The UK Government is today hosting a meeting of leaders, including the Prime Minister Rishi Sunak, King Charles III and a US special envoy, to discuss maintaining momentum behind the agreement secured for nature at the Convention on Biological Diversity’s COP15.

Photo by Minku Kang

The government said it hoped that the event will support implementation of the agreement between 200 countries in Montreal last year. The Kunming-Montreal Global Biodiversity Framework requires countries to halt and reverse biodiversity loss and to protect 30 per cent of the world’s land and ocean by 2030.

Sarah Mukherjee MBE, CEO at IEMA, said:

“The Kunming-Montreal agreement on biodiversity at COP15 in December was a massive moment for nature. It highlighted the need to put biodiversity restoration on a par with climate action.

“Finance to support the 30/30 goals – the aim to protect 30 per cent of the world’s land and ocean by 2030 – set out in the agreement is hugely important. We are delighted that the UK government are enabling the continuation of the COP15 conversation.

“This meeting is an opportunity for countries to support each other in enabling finance to play its part in nature restoration.”

The framework requires a major push to increase the amount of money invested in tackling nature loss and restoring threatened habitats such as mangroves, rainforests and grasslands. The agreement set out a target to mobilise $200 billion per year globally by 2030, including $20 billion in flows to developing countries by 2025, rising to $30 billion by 2030.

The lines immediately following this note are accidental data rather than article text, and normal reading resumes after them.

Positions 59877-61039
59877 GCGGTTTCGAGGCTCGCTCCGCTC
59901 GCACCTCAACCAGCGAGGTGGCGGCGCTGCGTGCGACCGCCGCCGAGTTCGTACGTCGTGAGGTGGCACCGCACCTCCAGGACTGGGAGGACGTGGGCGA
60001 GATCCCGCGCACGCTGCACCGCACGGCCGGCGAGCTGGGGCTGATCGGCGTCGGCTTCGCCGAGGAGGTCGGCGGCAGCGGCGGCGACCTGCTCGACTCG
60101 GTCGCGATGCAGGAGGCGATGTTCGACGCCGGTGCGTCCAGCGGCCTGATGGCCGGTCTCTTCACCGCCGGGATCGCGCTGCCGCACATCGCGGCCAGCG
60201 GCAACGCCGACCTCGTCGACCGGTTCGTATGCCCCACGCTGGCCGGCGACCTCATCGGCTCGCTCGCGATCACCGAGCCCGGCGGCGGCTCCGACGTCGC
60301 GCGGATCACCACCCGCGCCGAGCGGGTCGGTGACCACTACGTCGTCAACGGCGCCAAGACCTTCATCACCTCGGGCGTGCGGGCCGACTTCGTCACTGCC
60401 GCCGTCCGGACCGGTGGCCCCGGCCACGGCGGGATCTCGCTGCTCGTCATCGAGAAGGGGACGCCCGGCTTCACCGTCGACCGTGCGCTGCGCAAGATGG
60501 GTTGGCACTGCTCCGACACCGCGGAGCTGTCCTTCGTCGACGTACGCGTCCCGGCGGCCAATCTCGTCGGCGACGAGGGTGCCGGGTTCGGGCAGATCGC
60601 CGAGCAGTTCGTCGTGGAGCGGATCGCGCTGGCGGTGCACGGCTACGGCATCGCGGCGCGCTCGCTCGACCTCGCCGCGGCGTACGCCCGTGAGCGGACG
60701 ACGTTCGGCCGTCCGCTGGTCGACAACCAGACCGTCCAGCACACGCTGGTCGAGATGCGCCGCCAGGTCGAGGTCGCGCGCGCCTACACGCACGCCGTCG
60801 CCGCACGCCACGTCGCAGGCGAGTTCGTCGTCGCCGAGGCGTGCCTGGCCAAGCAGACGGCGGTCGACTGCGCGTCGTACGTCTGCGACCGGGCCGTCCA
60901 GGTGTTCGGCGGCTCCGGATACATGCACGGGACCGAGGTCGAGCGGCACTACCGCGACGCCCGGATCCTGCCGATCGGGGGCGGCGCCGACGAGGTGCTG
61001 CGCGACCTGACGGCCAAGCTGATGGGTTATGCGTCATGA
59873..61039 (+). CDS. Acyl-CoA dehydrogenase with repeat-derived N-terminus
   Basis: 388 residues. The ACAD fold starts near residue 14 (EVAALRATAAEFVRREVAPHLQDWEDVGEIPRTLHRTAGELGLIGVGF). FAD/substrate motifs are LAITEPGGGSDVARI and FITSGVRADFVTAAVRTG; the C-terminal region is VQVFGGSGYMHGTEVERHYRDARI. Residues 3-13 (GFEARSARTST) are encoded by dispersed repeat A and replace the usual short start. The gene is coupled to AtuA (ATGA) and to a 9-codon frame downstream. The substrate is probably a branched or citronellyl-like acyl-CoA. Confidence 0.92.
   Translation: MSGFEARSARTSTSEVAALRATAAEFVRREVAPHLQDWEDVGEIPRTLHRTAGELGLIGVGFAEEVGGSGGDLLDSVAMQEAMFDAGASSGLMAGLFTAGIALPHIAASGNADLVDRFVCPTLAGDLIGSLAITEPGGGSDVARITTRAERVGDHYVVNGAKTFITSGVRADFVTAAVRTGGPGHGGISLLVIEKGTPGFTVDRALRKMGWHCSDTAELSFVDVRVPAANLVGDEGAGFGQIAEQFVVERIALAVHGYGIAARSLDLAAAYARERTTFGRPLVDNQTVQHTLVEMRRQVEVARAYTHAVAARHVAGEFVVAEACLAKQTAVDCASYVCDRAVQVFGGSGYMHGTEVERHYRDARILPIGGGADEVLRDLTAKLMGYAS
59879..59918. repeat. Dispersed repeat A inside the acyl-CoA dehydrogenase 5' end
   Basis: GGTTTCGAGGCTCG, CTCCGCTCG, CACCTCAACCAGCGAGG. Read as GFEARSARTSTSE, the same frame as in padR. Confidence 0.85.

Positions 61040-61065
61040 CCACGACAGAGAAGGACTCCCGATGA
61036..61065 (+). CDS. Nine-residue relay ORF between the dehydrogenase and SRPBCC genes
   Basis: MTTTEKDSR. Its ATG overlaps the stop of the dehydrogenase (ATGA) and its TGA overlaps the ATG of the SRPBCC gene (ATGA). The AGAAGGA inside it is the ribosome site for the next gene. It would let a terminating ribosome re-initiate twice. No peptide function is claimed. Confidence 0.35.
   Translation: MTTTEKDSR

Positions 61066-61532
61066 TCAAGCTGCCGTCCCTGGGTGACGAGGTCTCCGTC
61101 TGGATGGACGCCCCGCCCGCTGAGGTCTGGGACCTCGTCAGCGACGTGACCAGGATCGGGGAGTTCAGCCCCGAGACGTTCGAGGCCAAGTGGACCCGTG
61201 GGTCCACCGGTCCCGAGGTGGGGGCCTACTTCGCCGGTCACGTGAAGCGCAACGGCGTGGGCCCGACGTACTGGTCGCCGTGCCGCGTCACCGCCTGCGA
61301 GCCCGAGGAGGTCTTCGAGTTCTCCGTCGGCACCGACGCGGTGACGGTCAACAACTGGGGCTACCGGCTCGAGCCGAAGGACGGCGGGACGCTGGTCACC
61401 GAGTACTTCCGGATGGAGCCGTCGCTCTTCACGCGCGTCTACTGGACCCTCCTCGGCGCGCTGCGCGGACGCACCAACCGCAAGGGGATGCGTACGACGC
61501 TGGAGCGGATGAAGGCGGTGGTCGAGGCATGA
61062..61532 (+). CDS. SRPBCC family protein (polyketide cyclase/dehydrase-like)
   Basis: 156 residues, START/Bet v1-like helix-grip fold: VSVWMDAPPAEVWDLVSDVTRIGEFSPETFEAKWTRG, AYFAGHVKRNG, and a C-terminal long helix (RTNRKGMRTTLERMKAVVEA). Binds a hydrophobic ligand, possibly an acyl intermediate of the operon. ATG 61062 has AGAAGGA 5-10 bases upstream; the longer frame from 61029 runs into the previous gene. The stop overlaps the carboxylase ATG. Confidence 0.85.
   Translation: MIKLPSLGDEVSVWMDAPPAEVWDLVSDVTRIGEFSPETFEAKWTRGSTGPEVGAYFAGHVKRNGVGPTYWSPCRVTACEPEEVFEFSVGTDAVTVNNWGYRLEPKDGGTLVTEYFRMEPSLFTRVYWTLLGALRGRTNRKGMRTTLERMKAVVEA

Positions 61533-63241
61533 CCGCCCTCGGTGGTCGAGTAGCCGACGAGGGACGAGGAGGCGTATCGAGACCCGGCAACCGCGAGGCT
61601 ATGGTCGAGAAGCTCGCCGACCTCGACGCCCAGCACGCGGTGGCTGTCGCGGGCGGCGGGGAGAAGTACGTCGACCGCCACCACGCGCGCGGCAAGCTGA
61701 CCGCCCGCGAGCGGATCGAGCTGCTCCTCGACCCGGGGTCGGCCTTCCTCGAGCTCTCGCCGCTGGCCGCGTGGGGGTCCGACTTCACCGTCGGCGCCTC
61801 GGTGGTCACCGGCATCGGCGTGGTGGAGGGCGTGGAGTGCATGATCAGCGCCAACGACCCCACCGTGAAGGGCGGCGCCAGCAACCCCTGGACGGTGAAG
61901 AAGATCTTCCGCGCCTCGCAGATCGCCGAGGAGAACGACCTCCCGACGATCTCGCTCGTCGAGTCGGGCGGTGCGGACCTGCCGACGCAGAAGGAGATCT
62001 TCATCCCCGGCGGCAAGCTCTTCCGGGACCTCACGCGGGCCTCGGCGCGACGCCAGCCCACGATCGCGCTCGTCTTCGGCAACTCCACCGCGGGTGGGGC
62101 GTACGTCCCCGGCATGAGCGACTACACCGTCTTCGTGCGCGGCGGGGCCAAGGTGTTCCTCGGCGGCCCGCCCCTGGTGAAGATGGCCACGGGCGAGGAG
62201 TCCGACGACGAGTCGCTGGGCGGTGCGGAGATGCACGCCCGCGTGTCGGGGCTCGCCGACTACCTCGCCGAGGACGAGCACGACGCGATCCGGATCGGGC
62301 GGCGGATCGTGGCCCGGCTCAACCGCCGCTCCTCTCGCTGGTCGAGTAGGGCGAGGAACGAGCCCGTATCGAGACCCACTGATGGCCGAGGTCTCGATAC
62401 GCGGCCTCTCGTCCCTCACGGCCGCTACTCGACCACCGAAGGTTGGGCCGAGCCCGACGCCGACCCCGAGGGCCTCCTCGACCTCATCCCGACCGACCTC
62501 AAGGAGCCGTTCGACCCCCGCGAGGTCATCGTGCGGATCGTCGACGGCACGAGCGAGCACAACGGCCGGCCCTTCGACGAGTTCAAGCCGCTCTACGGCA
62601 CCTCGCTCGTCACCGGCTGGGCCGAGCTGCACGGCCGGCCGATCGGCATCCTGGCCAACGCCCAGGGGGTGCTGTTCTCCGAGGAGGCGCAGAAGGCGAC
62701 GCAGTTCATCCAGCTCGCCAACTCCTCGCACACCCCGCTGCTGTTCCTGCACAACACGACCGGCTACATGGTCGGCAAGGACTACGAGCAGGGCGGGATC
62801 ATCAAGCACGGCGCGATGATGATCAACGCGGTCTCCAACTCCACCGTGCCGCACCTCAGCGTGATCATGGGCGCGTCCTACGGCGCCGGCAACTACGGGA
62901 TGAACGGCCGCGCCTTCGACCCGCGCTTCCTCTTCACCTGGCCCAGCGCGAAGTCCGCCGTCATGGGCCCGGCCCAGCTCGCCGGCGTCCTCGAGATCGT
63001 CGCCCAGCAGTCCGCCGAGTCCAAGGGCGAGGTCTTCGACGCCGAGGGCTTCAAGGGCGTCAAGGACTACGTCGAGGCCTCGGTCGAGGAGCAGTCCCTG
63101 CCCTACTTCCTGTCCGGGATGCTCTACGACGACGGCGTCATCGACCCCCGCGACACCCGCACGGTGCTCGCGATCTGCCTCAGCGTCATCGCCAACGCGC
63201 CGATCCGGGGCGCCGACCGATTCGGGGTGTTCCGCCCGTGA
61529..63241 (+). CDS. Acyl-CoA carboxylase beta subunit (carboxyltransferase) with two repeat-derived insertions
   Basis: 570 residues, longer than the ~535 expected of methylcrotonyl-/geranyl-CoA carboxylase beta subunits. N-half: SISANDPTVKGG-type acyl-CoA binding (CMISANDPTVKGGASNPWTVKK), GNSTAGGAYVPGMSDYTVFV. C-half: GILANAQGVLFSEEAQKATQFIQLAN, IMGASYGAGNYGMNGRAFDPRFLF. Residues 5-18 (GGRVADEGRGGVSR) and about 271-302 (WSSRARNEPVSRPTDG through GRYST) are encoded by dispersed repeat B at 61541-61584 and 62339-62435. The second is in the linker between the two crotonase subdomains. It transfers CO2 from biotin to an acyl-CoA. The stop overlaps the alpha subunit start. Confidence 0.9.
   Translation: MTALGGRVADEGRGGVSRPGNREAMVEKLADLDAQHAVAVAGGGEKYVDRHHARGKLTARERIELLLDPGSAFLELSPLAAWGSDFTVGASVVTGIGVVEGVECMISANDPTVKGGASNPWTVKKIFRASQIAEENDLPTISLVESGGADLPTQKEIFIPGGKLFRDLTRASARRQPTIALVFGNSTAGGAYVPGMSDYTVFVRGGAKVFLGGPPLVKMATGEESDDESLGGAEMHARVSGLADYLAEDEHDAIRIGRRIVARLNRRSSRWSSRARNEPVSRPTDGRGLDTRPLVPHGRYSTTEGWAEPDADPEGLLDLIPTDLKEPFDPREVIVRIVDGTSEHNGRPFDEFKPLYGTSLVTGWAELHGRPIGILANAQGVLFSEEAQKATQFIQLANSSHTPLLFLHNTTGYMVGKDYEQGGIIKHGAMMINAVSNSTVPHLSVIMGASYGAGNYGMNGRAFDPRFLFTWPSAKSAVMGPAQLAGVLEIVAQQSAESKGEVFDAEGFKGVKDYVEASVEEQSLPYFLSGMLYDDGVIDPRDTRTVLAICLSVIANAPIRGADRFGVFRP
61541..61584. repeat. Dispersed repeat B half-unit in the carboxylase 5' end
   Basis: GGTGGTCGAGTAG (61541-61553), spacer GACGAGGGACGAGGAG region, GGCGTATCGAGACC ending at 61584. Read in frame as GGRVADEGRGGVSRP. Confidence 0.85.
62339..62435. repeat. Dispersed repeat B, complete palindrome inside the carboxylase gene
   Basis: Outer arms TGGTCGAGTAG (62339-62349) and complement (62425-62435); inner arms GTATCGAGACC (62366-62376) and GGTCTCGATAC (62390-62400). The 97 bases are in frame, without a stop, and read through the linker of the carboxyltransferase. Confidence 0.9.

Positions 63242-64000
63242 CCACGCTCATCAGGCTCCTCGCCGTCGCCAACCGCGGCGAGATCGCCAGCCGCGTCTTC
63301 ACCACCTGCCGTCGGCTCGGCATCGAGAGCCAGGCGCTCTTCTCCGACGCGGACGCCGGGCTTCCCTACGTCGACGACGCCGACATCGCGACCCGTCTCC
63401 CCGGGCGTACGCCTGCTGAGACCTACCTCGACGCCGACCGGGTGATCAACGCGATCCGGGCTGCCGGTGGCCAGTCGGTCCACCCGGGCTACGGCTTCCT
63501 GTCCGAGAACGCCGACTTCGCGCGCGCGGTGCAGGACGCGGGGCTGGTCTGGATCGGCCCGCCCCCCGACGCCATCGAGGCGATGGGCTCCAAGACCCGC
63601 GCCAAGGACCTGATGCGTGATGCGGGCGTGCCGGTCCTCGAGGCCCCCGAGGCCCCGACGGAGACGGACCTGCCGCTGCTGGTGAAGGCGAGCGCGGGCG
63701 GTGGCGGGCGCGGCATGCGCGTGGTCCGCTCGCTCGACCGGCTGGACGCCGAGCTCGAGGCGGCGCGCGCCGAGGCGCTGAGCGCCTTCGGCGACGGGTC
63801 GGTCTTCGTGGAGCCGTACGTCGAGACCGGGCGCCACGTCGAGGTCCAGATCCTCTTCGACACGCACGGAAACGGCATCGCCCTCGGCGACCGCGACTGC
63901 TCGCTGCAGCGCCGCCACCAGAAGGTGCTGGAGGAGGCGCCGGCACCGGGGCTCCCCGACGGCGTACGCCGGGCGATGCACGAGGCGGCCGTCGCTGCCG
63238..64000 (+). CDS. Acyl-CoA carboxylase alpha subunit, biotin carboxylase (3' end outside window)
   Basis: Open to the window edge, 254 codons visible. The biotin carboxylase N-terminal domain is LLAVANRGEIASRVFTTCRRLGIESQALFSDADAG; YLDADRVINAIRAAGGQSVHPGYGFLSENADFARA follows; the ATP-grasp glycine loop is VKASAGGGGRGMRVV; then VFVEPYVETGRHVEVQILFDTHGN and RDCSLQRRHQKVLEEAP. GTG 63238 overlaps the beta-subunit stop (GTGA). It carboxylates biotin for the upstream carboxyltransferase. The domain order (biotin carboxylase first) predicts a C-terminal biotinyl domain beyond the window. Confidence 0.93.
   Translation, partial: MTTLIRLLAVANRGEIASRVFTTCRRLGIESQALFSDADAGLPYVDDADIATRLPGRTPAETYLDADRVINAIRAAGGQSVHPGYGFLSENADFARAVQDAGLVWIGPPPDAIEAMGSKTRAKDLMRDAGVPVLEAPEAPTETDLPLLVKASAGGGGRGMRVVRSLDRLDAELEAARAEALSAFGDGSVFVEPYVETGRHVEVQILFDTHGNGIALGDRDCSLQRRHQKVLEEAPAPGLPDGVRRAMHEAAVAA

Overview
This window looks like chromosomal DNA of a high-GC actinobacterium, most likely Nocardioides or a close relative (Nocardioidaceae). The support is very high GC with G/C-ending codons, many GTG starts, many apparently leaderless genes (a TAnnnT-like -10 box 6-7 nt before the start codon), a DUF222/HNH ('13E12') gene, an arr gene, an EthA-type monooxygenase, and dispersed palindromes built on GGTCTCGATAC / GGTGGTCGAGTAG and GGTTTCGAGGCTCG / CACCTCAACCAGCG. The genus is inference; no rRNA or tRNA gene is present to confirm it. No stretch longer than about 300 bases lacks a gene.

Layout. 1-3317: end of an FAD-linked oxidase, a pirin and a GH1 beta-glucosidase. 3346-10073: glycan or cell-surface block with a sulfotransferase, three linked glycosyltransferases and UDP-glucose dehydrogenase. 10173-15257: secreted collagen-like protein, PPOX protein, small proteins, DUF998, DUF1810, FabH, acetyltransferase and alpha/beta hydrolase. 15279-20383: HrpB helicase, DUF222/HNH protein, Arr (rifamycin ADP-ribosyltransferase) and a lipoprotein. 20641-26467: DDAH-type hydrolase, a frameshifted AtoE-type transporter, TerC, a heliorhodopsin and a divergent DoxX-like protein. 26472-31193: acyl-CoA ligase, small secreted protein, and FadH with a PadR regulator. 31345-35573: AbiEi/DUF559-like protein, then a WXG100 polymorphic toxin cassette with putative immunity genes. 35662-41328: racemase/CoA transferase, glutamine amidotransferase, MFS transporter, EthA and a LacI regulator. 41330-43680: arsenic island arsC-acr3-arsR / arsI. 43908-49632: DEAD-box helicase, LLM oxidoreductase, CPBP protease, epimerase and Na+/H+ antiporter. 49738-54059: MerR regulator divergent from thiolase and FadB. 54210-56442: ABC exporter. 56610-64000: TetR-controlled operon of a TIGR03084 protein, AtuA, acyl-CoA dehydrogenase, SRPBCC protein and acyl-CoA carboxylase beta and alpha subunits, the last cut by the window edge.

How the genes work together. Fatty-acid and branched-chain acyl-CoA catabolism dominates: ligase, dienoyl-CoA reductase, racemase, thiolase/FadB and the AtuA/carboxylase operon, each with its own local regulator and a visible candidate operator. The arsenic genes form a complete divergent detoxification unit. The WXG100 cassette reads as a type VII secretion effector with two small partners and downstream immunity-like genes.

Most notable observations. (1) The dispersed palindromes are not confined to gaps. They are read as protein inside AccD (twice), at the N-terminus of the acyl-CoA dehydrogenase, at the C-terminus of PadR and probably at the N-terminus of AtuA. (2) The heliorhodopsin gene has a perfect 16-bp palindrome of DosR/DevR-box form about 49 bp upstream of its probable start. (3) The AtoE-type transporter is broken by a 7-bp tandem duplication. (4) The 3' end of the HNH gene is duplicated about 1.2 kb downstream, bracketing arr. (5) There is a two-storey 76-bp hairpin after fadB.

The Prime Minister, Rishi Sunak said:

“Protecting our planet’s precious habitats is a global endeavour, and I’m proud that the UK is leading the way in driving action to halt and reverse the decline of nature around the world.

“We must keep up the momentum on the progress made so far, and it is by working together across the international community that we will identify and deliver the solutions needed to safeguard our environment for our children, grandchildren and generations beyond.”

Dr Thérèse Coffey MP, environment secretary, said: 

“We are proud to have been part of the successful efforts to adopt an ambitious global biodiversity framework in Montreal last year and its effective implementation will be crucial for the future of our planet and for every generation to come. 

“I’m pleased to be bringing together ministers from around the world, business leaders, financiers and indigenous leaders to identify the solutions – both financial and structural – that will enable global action to protect nature and reverse biodiversity loss.” 

The government said its Environmental Improvement Plan, which it launched last month, will enable the UK to do its part domestically to protect 30 per cent of the world’s land and ocean by 2030 and halt and then reverse the decline in nature.


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